By Denise Miller / For the Journal
Published: Wednesday, September 5, 2018
Kids are back in school and Labor Day is in the rear view mirror. The calendar tells us summer will be over in a couple of weeks, but as long as fresh fruit is still available at our local growers’ markets, it will taste like summer.
It has been a good year for local apricots, cherries, blackberries and peaches. And since August, early apples, plums, pears, cantaloupes, canary and casaba melons, and watermelons have graced market tables, along with the tasty backyard tomatoes that we wait for all year.
Classifying tomatoes as fruit (versus vegetable) is not new. Their seed-bearing structure – rather than the fact that we don’t make tomato cakes – makes it so. But there are also plenty of fruits that we forget to define this way, like cucumbers, olives, corn, peppers, eggplants and legumes.
Vegetables, on the other hand, from a botanical point of view, are the non-flowering bits, or the roots, leaves and stems. But unlike many fruits that we call vegetables, there don’t seem to be many vegetables that are considered as fruits. Rhubarb is an exception: we eat it for dessert but it is actually a vegetable.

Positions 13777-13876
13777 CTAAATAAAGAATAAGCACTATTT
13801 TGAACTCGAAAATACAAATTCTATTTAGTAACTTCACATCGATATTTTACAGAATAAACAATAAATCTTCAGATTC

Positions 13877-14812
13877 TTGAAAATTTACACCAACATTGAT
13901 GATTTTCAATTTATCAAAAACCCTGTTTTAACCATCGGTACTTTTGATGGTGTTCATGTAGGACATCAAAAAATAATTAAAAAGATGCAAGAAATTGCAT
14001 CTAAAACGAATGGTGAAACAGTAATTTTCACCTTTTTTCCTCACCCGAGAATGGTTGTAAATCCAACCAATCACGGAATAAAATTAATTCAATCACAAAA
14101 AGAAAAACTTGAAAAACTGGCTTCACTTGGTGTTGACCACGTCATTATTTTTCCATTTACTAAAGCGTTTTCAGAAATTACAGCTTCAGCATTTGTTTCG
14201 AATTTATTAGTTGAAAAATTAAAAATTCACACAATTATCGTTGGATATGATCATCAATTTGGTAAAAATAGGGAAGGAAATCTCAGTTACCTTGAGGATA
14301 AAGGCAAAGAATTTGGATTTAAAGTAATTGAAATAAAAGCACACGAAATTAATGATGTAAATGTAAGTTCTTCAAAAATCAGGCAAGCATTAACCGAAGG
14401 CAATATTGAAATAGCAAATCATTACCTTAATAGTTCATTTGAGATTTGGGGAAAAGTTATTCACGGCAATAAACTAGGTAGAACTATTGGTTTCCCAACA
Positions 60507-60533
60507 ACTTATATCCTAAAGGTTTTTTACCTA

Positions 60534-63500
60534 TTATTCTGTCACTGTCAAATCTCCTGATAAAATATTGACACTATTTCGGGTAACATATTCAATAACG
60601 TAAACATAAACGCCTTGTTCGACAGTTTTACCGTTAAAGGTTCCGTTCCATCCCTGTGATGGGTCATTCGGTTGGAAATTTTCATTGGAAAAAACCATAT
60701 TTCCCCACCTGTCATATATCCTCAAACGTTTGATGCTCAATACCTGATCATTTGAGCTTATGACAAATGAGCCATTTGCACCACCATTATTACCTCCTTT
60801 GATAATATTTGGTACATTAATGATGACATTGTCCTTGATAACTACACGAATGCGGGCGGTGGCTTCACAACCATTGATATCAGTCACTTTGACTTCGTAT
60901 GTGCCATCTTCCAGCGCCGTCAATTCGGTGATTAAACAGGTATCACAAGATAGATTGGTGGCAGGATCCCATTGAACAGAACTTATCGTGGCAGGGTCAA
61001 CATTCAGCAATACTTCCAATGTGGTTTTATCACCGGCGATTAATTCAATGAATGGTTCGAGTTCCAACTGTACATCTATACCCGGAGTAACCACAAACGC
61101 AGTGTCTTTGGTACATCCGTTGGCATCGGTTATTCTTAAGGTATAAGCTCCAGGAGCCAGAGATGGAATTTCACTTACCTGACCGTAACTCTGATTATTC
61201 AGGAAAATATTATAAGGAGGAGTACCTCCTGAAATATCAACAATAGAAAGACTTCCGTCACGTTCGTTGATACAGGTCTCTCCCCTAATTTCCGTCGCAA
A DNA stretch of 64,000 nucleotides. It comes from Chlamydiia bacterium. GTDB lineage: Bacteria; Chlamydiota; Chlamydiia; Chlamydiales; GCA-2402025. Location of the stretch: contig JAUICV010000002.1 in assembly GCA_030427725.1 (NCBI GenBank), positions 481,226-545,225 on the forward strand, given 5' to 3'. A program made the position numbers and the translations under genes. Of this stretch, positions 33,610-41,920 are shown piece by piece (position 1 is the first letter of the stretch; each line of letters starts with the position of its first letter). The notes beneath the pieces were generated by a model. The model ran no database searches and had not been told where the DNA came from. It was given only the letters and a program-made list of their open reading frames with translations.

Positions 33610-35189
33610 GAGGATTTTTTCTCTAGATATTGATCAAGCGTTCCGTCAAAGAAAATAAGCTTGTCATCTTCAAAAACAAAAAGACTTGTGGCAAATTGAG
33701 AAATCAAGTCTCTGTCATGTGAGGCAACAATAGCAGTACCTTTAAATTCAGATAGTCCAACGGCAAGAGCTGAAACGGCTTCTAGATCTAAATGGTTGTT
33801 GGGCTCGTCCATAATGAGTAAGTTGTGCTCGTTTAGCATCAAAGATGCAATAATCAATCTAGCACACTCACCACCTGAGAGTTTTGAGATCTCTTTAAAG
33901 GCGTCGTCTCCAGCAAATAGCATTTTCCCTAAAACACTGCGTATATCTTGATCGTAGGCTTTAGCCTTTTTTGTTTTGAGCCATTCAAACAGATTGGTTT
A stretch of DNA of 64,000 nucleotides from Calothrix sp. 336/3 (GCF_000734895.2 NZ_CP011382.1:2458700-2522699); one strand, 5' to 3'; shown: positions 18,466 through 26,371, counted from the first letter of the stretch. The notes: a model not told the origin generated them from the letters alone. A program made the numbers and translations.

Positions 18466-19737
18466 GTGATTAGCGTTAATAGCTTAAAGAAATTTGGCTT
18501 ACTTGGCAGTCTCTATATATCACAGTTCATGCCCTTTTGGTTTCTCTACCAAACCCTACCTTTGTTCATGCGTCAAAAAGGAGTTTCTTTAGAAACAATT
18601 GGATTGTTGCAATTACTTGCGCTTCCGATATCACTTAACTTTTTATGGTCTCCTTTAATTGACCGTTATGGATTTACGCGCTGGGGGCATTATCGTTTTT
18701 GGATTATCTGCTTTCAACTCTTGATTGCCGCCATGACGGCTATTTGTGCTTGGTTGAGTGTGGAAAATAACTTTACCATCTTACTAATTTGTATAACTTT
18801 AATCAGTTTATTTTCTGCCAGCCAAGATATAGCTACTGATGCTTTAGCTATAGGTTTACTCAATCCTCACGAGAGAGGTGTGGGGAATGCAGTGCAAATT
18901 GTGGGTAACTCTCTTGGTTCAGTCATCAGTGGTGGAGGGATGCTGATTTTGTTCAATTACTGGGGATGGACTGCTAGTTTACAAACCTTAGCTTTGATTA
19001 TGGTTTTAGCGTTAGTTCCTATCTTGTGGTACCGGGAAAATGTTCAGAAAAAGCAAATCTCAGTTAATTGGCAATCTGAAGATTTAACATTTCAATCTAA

Whether you are a botanist or chef, eating locally grown fruit is a pleasure worth pursuing! Even if you are watching the amount of carbohydrates you are eating, some types of fruit have fewer carbs per serving, mostly due to their higher water content, or they have fewer absorbable carbohydrates due to their high fiber content.
Locally grown fruit is generally picked ripe and ready-to-eat. The sweetness that develops from plenty of sunshine and cool nights distills the flavors like only New Mexico can. Here are three of our favorite low-carb fruits still available in September.
MELONS: Watermelon is the quintessential summer fruit and it scores lowest in carbohydrate content. It’s low in fiber, so most of this carbohydrate is absorbed. Watermelon is also high in vitamin A and has a high water content, which will fill you up while providing fewer calories. Look for tasty seedless varieties that are excellent for using in recipes. Cantaloupes and other orange-fleshed melons are high in beta carotene, and small canary, crenshaw and casaba melons (also called Native melons) are high in vitamin A and C.